It's hard not to compare this to Jennifer Cruisie, because I just finished reading Bet Me, and there are definite similarities. Heavy heroine who believes no one could be interested in her because of the weight, getting out of a relationship at the beginning of the story, sex issues, difficult to love pet, sexy thin best friend who doesnt have these problems. Cruisie, however, writes romance and the focus is on the couple, and this is chick lit, where the focus is on the woman and her journey, even though there is often romance involved.
There are so many things that could have gone wrong with this book. Cannie meets a film star and they become friends. How cliche and silly, right? But it is handled so well and naturally that the reader believes it could happen. The ex boyfriend is neither a villain nor a good guy, and Cannie is not blameless either.(less)
A very good one, would have liked the heroine more if she was a bit feistier, but she's still pretty good for a Neels heroine. I do so masochistically...moreA very good one, would have liked the heroine more if she was a bit feistier, but she's still pretty good for a Neels heroine. I do so masochistically love it when the "rival" girl is absolutely horrid.(less)
Very, very good. Not my usual type of romance novel, but easily one that I would hand to someone who looks down on them. I know next to nothing about...moreVery, very good. Not my usual type of romance novel, but easily one that I would hand to someone who looks down on them. I know next to nothing about Georgia, particularly Georgia in 1941, so I am not the best judge of this, but I found the setting and diction to be spot on and well "illustrated". Writing realistic speech so easily comes off unrealistic, but I found myself mouthing Elly's words. The language FEELS spoken. That is very unusual. This also seems "meatier" than most romance novels. There is some sex, but not much and those are easily the worst written bits of the book, the heft is in more "slice of life" situations and several plot elements. The plot elements could be cheesy, but are not, possibly because they are contrasted with slice of life, baking pie, harvesting honey, washing diapers elements. It runs deep, exploring trust and self esteem along with love, Will needs a mother as well as a wife and lover, and his dynamic with Elly fulfills that. This is a need that comes up often with men, and yet, doesn't it sound creepy if you explain it wrong? I suppose the theme is more "need" than "desire".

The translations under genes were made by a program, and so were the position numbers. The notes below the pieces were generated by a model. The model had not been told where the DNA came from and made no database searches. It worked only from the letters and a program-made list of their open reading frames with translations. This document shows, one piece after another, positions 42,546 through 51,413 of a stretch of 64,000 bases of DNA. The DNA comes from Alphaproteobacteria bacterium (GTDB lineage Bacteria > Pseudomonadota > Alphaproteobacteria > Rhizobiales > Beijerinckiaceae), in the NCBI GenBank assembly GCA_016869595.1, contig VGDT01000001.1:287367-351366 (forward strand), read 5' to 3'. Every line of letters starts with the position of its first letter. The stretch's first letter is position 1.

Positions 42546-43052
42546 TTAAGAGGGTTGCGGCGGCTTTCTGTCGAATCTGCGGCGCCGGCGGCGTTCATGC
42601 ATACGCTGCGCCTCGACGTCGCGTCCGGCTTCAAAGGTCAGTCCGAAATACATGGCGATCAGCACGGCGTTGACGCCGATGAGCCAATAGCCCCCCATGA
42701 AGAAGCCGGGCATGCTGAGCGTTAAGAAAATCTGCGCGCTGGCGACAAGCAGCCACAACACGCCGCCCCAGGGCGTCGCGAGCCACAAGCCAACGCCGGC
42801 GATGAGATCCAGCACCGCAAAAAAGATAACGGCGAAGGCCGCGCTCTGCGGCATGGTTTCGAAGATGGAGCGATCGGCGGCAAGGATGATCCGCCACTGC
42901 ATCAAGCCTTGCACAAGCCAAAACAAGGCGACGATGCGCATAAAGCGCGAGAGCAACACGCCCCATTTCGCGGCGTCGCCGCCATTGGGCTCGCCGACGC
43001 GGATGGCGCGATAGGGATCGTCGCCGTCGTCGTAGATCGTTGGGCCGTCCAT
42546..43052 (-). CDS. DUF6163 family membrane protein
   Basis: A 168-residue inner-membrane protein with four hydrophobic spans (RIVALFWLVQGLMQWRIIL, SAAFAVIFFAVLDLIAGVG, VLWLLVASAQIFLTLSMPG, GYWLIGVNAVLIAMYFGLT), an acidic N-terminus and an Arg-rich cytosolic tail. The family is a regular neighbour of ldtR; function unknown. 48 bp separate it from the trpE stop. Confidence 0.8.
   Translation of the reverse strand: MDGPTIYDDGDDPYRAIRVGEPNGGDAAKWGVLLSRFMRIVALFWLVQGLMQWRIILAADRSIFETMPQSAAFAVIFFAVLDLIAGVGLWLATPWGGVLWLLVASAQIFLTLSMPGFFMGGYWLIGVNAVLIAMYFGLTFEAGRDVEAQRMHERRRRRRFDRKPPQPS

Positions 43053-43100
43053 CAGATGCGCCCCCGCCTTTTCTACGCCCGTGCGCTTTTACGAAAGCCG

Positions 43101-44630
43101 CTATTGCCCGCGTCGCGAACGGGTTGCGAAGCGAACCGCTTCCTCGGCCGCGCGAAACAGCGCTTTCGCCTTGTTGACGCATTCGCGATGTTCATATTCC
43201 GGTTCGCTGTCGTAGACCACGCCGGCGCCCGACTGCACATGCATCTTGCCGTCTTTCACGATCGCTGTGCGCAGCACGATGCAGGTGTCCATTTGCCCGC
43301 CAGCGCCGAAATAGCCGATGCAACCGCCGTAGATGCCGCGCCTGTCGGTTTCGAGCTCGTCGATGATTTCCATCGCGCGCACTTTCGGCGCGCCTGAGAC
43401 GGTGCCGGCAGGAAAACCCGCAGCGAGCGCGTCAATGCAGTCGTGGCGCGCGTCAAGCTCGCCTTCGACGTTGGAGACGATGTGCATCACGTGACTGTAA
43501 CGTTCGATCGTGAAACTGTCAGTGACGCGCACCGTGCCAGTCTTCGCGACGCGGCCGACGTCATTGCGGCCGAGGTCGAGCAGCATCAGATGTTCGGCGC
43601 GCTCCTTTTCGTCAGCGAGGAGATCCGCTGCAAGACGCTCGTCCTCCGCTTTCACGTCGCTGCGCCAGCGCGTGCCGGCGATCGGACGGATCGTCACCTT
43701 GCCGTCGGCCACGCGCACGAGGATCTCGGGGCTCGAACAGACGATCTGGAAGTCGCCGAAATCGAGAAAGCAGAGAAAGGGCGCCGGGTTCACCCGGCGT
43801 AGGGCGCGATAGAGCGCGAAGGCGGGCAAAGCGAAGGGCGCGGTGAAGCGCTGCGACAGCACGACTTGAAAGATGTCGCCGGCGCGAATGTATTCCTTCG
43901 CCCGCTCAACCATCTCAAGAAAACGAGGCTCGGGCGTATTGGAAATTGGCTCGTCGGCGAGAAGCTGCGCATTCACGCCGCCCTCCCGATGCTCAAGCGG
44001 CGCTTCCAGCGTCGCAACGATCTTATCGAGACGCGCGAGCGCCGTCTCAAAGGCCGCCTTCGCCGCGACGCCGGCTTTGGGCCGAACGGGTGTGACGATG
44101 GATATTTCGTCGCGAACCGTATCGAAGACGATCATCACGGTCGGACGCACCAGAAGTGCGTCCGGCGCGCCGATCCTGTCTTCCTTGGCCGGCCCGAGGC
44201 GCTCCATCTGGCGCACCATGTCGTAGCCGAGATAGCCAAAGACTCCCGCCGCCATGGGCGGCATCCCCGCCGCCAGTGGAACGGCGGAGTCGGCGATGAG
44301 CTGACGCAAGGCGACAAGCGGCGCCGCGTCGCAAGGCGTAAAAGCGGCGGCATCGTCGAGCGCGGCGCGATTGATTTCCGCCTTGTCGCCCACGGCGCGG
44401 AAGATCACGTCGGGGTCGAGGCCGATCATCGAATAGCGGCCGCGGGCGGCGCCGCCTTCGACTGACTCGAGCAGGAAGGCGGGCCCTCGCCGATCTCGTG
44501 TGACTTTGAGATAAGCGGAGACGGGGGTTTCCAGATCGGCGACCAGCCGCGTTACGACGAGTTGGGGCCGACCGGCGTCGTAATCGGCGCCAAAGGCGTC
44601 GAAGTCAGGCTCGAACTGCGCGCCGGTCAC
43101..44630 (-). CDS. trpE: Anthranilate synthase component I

I would read again, and definitely recommend to others.(less)
I have an odd relationship with this book. Like every other devotee of the Hunger Games, I eagerly awaited the release date. I had an Advanced Reader...moreI have an odd relationship with this book. Like every other devotee of the Hunger Games, I eagerly awaited the release date. I had an Advanced Reader of Catching Fire, so it had been absolute ages since I had new adventures in Panem and I was rabid that Scholastic didn't give out ARCs at ALA Annual 2010. They really didn't need to in order to get the buzz going.
So, I should have been excited as hell to get my book in the mail from Amazon Preorder, I should have sat there reading (with no breaks) until I was done. Instead, my mother died. My entire world shattered, and I didn't enjoy anything to do with life for a really long time. Especially not reading. Especially a book about death. I am really good at avoiding spoilers, and I managed to do so, possibly the only thing I actually managed to do whatsoever that entire year. I handed the book off to my husband to read, as he was tired of waiting for me.
Finally, I was ready to read again, and I re-read the series finishing with Mockingjay in May 2011. And I loved it. But I will never, NEVER be able to separate this book in my mind from the fear, anger, and overwhelming desperation I felt on August 24, 2010. It felt like a cosmic joke, that I had been looking forward to the day for so long, couldn't wait for it to arrive, and it became the worst day of my entire life. I almost can't forgive the book, as if that had anything to do with it.